The suit filed by Research in Motion (RIM) Ltd. against Samsung Electronic Co. Ltd. seems aimed at sending a signal to other manufacturers not to fool around with the well-established BlackBerry brand, says a Canadian analyst.
In a complaint before the U.S. District Court of California, Waterloo, Ont.-based RIM claimed Samsung has infringed on its brand by marketing a product that shares an uncanny resemblance to the Waterloo, Ont. firms’ BlackBerry Pearl smart phone.
“I don’t think the goal here is to reach a speedy resolution, as it is to send a message to other companies that if they try to ride on the BlackBerry name, RIM is going to sue,” said Carmi Levy, senior research analyst, Info-Tech Research Group Inc. London, Ont.
ITWorldCanada.Com contacted both Samsung and RIM, but both companies declined to comment on the matter, saying the case is before the courts.
RIM’s 14-page complaint accused Samsung of deliberately “tarnishing, blurring, diluting and disparaging RIM’s reputation and goodwill as well as RIM’s famous BlackBerry marks.”
Samsung recently launched its BlackJack smart phone which, much like the BlackBerry Pearl, can take digital pictures, play music and video, and has mobile e-mail and Internet access capabilities.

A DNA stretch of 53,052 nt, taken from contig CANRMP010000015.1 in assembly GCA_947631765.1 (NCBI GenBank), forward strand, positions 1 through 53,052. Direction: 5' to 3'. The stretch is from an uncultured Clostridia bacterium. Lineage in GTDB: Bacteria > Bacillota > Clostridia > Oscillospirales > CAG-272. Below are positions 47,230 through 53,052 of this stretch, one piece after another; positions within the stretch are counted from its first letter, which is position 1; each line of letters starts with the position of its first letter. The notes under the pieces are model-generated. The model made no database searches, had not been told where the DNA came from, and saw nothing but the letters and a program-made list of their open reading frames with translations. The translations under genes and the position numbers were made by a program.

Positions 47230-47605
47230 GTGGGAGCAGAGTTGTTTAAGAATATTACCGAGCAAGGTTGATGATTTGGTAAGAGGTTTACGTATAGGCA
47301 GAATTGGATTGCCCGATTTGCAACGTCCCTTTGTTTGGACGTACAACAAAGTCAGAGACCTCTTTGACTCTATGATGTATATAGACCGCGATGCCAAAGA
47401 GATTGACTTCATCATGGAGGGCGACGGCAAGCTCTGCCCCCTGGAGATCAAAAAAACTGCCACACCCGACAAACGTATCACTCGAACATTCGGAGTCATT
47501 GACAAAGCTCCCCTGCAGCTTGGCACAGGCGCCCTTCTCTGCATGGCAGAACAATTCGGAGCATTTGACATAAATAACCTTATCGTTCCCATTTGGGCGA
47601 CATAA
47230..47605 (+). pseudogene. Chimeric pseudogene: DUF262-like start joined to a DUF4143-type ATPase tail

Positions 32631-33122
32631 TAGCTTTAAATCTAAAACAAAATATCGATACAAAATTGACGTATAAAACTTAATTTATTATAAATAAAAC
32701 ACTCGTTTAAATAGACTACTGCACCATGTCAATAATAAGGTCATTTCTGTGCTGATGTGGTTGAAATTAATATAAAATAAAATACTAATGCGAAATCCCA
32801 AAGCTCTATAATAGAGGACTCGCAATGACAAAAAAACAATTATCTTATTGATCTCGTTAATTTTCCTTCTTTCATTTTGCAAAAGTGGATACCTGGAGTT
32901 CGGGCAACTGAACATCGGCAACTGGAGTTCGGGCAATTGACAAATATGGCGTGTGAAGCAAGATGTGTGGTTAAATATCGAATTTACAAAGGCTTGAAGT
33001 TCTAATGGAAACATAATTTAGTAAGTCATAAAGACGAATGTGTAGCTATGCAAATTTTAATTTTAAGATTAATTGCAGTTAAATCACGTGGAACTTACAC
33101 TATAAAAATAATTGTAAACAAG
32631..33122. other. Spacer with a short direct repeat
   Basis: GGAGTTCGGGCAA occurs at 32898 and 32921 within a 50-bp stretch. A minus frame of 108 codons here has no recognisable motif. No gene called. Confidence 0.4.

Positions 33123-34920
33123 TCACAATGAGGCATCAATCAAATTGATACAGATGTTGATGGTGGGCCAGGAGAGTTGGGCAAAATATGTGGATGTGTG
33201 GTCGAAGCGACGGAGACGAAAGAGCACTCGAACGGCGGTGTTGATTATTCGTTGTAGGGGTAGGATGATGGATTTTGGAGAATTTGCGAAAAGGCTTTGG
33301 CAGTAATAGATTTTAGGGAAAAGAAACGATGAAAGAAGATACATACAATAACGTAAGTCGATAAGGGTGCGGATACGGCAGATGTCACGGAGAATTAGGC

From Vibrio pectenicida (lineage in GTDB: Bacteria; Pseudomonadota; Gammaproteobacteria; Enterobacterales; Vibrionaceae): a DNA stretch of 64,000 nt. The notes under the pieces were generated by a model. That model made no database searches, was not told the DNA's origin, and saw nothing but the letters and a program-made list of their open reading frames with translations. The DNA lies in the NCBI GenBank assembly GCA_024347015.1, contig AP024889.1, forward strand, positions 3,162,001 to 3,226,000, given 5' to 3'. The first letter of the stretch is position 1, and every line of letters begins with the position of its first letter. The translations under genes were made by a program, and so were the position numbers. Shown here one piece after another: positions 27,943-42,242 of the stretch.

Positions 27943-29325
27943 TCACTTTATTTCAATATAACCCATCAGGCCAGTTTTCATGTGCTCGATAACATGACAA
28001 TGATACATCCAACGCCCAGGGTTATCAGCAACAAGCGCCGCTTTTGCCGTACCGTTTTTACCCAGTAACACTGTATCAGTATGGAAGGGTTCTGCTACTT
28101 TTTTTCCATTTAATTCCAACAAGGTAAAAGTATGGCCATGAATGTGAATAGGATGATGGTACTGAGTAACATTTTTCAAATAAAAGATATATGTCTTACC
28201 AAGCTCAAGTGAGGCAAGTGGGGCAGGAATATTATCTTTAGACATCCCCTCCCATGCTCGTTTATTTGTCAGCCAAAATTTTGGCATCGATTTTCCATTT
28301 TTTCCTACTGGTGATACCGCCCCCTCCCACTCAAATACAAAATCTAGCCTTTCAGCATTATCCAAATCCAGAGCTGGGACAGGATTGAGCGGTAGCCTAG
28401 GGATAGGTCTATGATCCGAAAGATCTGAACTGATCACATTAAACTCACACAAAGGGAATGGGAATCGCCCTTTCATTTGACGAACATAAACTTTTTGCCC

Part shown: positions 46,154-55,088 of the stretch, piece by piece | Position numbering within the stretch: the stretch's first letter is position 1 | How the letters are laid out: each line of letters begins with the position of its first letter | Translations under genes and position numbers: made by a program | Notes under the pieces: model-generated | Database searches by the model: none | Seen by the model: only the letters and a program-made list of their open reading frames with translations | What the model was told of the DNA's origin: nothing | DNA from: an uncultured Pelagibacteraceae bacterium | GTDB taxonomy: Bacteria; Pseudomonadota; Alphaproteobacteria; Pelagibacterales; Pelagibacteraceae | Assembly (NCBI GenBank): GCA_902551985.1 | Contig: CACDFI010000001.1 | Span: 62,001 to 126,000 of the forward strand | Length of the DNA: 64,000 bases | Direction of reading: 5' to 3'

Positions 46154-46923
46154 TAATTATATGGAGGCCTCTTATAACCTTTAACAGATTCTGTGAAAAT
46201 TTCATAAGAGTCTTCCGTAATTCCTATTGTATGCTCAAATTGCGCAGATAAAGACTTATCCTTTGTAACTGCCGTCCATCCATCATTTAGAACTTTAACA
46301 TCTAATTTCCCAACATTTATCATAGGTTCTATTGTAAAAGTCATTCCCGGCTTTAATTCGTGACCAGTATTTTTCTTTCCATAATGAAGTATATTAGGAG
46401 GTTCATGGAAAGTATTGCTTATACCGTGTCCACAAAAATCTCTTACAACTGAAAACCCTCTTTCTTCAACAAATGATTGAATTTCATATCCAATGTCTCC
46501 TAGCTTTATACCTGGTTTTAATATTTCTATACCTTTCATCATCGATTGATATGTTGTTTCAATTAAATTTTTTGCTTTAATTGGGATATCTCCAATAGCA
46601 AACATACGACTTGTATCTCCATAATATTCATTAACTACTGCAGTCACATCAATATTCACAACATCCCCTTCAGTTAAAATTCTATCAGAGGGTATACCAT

Unlike the BlackBerry Pearl, which runs on proprietary software, the BlackJack is powered by software from Microsoft Corp.
In their complaint, lawyers for RIM said the name BlackJack “constitutes false designation of origin, unfair competition and trademark dilution in violation of the laws of the United States.”
Levy, however, played down the similarities between the two devices. “If you put the phones side by side you can clearly see the differences. When you turn the units on, you’ll know they have different software.” The BlackJack name, however “might confuse the uninitiated,” the analyst said.
Historically market leaders have always been very protective of their brand name and product differentiation.
For instance, Apple Computer Inc. has filed similar charges against companies such as Creative Technology Ltd. Creative’s MP3 players look like Apple’s popular iPod, according to Cupertino, Calif-based Apple.
Levy said RIM sees Samsung’s BlackJack as a threat and wants to nip the problem in the bud “before the confusion plays out in the market place.”
Devices such as smart phones have a very limited life cycle and tend to get obsolete in 12 months and RIM wants to protect the sales of a product they have heavily invested in, he said.